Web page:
The conventional chemotherapeutic drugs of osteosarcoma included methotrexate, pyridoxine, and isocyclophosphamide. Our hospital administered three periods of routine treatment (the duration was about 9 weeks). All cases underwent operation within 4 weeks after the completion of NAC.

MRI Scan Procedures

All subjects were routinely scheduled to undergo two MRI examinations, before treatment (Tx-pre) and after neoadjuvant chemotherapy completion (Tx-post). The MRI examination was performed with the 3.0 T superconducting whole-body MRI equipment (Skyra, Germany). The knee joint coil or body coil was selected. Our hospital scan sequences included axial and coronal T1-weighted imaging (repetition time/echo time (TR/TE):433.5/10.0 ms), axial and coronal T2-weighted imaging (repetition time/echo time (TR/TE): 5446.6/130.0 ms), and axial T2-weighted imaging with fat suppression (repetition time/echo time (TR/TE): 2280.2/65.0 ms) for osteosarcoma. The following parameters were used in the DCE-MRI: repetition time (TR) 4.8 ms and echo time (TE) 1.5 ms. The injection rate of Gd-DTPA was 3 mL/s at a concentration of 0.1 mL/kg, followed by the injection of 20 mL normal saline. The enhancement sequence began with the simultaneous injection of the contrast agent. There was no time interval in the continuous scanning for 10 cycles. The temporal resolution was 25 s, and the total acquisition time was 4 min.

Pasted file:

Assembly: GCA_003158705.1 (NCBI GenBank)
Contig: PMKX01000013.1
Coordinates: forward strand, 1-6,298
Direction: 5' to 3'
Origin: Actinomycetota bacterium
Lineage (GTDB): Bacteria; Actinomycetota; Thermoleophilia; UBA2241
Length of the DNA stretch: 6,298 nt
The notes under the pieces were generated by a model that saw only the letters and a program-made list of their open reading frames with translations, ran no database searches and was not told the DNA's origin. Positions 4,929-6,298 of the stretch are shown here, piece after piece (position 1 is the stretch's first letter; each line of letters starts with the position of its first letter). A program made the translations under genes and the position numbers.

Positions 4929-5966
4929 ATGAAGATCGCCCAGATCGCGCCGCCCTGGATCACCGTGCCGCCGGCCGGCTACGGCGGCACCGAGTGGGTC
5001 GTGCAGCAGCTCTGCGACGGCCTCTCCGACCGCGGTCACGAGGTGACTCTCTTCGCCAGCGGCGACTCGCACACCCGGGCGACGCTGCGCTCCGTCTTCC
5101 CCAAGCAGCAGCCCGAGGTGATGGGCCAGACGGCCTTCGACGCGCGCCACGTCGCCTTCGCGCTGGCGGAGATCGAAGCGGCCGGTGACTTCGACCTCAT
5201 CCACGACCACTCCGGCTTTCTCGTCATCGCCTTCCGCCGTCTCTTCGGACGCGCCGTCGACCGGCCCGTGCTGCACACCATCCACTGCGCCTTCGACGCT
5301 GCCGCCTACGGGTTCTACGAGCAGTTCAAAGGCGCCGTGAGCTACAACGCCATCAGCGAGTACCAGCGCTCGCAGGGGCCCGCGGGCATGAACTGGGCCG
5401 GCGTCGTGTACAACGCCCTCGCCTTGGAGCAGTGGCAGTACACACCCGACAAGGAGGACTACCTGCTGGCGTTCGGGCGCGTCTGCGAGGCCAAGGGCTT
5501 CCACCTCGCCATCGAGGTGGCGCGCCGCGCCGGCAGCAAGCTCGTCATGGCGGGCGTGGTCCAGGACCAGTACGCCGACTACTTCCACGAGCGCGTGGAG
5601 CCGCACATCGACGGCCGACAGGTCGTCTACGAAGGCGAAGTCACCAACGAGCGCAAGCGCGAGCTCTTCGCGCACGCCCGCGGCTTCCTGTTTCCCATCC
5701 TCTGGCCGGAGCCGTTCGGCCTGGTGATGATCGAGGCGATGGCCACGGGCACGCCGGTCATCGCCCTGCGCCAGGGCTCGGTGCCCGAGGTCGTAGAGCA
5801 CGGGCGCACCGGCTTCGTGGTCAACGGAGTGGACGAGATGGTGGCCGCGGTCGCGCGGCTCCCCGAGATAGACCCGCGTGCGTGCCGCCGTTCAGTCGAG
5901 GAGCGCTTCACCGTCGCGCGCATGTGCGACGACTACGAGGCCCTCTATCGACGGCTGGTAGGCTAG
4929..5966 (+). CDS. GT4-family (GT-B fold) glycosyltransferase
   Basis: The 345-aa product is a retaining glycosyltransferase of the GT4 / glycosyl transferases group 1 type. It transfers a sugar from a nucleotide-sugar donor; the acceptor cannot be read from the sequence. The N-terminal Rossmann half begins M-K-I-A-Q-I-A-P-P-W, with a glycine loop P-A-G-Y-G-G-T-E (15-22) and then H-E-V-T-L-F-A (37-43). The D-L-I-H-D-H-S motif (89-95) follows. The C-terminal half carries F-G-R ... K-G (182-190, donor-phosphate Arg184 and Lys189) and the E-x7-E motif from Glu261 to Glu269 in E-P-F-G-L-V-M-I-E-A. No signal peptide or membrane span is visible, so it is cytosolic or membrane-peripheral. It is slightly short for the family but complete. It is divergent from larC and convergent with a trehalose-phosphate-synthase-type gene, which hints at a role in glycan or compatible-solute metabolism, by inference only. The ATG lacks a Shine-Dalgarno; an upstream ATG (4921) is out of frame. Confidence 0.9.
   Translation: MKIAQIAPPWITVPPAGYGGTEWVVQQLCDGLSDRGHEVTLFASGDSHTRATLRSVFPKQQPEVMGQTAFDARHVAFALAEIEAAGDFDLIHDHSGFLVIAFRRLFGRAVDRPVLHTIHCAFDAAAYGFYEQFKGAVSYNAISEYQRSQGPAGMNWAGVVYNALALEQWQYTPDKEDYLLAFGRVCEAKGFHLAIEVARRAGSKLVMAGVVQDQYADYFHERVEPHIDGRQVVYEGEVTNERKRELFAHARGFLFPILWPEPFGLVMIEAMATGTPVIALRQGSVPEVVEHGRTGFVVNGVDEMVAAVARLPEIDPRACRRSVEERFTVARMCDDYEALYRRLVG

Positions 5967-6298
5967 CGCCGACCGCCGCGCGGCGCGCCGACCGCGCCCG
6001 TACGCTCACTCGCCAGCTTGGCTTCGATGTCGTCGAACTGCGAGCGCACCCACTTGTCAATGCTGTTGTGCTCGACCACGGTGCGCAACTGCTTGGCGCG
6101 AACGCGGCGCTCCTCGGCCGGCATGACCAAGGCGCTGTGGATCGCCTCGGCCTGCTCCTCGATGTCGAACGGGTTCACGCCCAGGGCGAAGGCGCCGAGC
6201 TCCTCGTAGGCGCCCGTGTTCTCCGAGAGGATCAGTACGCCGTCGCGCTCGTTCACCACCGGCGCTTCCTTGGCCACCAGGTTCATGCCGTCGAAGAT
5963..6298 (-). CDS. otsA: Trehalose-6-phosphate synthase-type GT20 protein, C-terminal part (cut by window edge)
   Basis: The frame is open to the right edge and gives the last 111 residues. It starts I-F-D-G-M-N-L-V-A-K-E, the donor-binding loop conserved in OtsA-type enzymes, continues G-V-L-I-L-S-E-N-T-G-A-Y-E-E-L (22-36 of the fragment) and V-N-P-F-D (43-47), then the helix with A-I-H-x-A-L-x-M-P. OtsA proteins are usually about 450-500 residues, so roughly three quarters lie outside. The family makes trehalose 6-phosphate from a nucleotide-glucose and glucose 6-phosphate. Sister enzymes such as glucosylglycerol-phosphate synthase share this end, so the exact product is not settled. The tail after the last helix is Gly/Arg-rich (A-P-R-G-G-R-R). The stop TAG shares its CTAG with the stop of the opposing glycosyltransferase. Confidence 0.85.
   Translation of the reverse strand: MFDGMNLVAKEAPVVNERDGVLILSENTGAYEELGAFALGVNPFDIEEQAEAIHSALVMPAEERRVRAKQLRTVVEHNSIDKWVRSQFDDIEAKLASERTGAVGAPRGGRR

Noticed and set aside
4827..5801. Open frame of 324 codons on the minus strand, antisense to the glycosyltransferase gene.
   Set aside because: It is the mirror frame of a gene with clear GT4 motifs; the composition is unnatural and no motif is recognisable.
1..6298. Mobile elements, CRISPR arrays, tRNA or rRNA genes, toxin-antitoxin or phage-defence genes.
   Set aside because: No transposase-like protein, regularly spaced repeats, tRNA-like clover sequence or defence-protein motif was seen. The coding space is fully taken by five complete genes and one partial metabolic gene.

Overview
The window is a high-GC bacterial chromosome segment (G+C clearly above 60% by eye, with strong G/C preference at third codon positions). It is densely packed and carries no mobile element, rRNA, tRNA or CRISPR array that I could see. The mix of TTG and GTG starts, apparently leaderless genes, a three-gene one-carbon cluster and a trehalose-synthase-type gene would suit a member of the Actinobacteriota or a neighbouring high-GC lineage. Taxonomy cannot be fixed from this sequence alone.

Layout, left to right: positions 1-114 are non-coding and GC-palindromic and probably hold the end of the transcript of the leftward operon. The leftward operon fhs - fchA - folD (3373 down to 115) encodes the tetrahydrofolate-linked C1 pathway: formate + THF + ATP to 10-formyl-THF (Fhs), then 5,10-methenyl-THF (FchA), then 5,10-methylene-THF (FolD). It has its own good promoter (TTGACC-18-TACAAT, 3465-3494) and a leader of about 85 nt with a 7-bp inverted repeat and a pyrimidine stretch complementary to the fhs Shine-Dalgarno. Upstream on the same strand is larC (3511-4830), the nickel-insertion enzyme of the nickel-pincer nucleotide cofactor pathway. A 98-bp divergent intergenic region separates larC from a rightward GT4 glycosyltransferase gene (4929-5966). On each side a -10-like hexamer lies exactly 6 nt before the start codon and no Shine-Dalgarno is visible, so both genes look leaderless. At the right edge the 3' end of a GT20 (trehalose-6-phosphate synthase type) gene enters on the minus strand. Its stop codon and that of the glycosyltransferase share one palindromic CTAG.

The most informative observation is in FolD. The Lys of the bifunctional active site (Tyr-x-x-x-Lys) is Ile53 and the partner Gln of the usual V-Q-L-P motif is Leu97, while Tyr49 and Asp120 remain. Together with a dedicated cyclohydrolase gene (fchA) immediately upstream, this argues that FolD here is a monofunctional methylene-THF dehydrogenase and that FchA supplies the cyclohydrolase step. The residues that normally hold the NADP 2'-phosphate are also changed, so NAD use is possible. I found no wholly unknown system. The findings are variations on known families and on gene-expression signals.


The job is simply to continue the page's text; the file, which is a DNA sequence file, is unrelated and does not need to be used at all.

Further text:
Image Interpretation

Volume Measurement

The tumor length was measured in coronal sections of unenhanced T1-weighted sequence and the tumor width in the axial section of unenhanced T1-weighted sequence, while the depth was measured in the axial section of the T2-weighted sequence. The MR images were reviewed by two authors independently. When the size discrepancy was > 10%, the images were reviewed by two authors and the decision was based on the consensus. The tumor volume (MRV) was calculated with the formula for the elliptical mass: volume= π/6 × height × width × depth [13].